Section 20 of the NDPS Act, 1985: punishment for possession of weed

As we all know, punishment is proportional to the amount of possession. As a result, we must understand how much amount is used for personal or commercial purposes.

Small quantity 

1.     Hashish or Charas: less than or equal to 100 grams

2.     Opium: less than or equal to 25 grams

3.     Ganja: less than or equal to 1000 grams

Commercial quantity 

1.     Hashish or Charas: More than or equal to 1 kilograms

2.     Opium: More than or equal to 2.5 kilograms

3.     Ganja: More than or equal to 20 kilograms



For cultivation of cannabis plant

The statutory punishment for cultivating any cannabis plant is a term up to ten years of imprisonment and a fine extending up to to Rs. 1 lakh.

For production, manufacturing, possession, sale and purchase, transit, interstate import and extortion

The statutory punishment for possessing a small quantity is rigorous imprisonment for up to 6 months, a fine of Rs. 10,000, or both.

The statutory punishment for possessing more than a small quantity but less than the commercial quantity is rigorous imprisonment for up to 10 years, a fine of Rs. 1 lakh, or both.

The statutory punishment for possessing commercial quantity is rigorous imprisonment for up to 10-20 years, a fine of Rs. 1-2 lakh, or both.

Other sections of the NDPS Act which deals with punishment for possession/consumption of weed.

Section 27 specifies the penalties for consuming any of the narcotic drugs or psychotropic substances.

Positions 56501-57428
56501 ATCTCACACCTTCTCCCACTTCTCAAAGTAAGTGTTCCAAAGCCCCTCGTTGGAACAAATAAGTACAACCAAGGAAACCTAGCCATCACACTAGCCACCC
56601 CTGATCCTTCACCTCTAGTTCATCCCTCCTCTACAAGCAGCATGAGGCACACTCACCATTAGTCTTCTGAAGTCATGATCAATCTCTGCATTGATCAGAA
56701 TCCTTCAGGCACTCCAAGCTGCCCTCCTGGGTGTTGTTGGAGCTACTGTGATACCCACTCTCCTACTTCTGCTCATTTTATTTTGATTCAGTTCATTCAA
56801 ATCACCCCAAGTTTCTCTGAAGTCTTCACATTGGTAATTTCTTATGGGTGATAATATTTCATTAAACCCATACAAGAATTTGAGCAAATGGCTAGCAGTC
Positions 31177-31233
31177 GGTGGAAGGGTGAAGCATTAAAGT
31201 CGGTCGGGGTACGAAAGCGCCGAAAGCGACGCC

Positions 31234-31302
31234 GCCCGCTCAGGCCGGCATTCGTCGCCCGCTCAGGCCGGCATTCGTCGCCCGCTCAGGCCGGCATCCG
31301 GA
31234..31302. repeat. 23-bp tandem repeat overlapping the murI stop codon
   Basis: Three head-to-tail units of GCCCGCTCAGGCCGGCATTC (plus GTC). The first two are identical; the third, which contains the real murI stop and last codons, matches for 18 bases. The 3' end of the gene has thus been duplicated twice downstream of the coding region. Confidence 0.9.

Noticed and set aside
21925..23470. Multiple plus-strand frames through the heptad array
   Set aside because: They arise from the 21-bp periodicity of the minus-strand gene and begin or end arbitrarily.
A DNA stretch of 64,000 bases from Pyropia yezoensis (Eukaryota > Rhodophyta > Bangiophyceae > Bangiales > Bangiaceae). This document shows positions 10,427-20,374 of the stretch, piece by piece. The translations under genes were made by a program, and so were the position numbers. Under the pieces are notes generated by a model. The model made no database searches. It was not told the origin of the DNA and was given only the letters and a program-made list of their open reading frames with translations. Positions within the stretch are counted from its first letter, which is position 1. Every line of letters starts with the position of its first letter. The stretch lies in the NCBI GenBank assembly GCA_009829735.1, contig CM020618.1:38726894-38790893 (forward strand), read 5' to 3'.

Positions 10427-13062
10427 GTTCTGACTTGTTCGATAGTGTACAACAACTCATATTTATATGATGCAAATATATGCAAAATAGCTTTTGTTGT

The nature of the offence

Offences committed under Section 27 of the NDPS are non-bailable and cognizable (as stated in Section 37 of the NDPS Act).

Section 28

Section 28 specifies the penalty for attempting to conduct an NDPS Act-specified offence. It is so declared that whoever attempts to commit any offence punishable under this Chapter or causes such offence to be committed and undertakes any act towards the conduct of the offence must be punished with the punishment stipulated for the offence.

Section 29

This section outlines the penalties for abetment and criminal conspiracy. It is specified that whomever abets or is a party to a criminal conspiracy to commit any penal offence will be punished with the punishment imposed for the offence, whether or not the offence is or is not committed as a result of such abetment or in furtherance of such criminal conspiracy.

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Should India legalize Weed Consumption

India's government has the option to legalize weed, which would be more beneficial than harmful. Legalization would provide safety and product quality assurance, reduce victimization, sanction risks, search costs, and psychological discomfort associated with illegal goods, leading to lower quality-adjusted relative prices. Retail prices would also fall due to supply-side risk, resulting in increased consumption. Legalization would also generate more tax revenue, employment, and investment opportunities due to marijuana's high monetary value. Additionally, the government could tap into the medicinal and therapeutic benefits of weed through research and clinical trials. Overall, legalization would be a significant economic benefit for India.